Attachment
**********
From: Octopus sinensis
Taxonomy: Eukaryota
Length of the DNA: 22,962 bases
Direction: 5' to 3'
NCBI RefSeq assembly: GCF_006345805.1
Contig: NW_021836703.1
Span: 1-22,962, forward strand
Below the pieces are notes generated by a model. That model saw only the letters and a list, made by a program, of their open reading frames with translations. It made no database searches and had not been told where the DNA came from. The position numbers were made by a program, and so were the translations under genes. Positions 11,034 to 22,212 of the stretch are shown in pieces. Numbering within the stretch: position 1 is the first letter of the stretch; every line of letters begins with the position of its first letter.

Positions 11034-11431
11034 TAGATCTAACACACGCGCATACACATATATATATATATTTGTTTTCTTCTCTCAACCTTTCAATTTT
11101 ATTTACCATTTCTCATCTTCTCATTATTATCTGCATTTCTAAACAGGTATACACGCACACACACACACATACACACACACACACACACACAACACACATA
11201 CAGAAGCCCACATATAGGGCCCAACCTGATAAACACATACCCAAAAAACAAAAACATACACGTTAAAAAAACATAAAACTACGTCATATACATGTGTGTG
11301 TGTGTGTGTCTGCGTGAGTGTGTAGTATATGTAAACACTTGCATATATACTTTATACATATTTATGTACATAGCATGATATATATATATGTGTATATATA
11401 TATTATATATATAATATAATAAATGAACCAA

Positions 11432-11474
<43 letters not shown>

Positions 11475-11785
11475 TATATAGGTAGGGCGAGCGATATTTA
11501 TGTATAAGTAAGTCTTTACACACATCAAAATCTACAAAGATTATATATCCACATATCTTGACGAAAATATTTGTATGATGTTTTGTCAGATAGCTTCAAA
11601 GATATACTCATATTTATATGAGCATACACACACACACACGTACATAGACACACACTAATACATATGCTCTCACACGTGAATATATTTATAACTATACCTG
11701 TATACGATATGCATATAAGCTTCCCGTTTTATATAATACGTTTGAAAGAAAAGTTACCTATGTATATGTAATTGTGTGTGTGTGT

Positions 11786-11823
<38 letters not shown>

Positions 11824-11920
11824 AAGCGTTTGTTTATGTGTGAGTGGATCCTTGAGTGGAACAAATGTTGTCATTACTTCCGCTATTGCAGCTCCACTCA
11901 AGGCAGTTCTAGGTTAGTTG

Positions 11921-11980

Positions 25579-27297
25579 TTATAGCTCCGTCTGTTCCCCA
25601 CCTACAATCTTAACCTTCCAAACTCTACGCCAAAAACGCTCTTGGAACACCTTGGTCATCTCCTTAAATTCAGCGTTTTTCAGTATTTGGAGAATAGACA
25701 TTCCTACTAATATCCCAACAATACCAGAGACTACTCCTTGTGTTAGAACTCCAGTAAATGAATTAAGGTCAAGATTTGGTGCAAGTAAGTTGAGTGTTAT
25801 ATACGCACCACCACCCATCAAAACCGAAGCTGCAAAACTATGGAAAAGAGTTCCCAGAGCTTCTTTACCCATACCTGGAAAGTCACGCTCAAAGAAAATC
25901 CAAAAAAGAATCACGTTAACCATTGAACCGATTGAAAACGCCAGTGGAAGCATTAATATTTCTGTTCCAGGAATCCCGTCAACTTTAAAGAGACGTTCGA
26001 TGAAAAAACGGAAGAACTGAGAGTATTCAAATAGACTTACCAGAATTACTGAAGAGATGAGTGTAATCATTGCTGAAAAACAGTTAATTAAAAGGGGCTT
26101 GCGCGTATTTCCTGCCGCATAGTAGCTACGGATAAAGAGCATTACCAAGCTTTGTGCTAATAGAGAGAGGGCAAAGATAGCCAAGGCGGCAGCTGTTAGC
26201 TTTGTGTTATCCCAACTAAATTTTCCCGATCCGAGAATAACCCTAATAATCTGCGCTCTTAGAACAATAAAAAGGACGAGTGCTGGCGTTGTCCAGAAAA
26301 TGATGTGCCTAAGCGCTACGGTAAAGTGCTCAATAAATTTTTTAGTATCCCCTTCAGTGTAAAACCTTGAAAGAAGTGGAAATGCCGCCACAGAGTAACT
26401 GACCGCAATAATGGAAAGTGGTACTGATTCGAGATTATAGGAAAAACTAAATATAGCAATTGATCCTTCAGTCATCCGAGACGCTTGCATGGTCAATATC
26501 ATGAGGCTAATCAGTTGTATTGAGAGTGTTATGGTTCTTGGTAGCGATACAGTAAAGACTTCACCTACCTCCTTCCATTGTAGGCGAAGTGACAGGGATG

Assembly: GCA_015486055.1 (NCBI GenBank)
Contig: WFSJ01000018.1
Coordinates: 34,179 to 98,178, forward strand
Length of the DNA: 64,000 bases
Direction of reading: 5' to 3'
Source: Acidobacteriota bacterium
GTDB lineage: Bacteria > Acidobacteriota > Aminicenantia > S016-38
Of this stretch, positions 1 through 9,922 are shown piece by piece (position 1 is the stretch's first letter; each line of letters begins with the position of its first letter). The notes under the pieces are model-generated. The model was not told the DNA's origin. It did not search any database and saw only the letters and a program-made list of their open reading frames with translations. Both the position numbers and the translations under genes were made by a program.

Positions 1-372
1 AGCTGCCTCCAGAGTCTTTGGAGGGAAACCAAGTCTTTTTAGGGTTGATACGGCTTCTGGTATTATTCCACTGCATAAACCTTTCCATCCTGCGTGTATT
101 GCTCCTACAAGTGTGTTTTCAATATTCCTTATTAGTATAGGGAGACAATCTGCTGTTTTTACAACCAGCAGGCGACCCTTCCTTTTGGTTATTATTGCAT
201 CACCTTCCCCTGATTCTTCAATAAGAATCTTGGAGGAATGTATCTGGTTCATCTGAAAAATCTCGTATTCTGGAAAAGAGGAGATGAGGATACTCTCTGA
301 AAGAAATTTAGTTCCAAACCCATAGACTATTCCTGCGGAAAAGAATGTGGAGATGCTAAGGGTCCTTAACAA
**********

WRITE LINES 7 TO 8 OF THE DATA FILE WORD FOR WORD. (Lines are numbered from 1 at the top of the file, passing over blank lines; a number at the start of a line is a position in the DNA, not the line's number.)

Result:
Span: 1-22,962, forward strand
Below the pieces are notes generated by a model. That model saw only the letters and a list, made by a program, of their open reading frames with translations. It made no database searches and had not been told where the DNA came from. The position numbers were made by a program, and so were the translations under genes. Positions 11,034 to 22,212 of the stretch are shown in pieces. Numbering within the stretch: position 1 is the first letter of the stretch; every line of letters begins with the position of its first letter.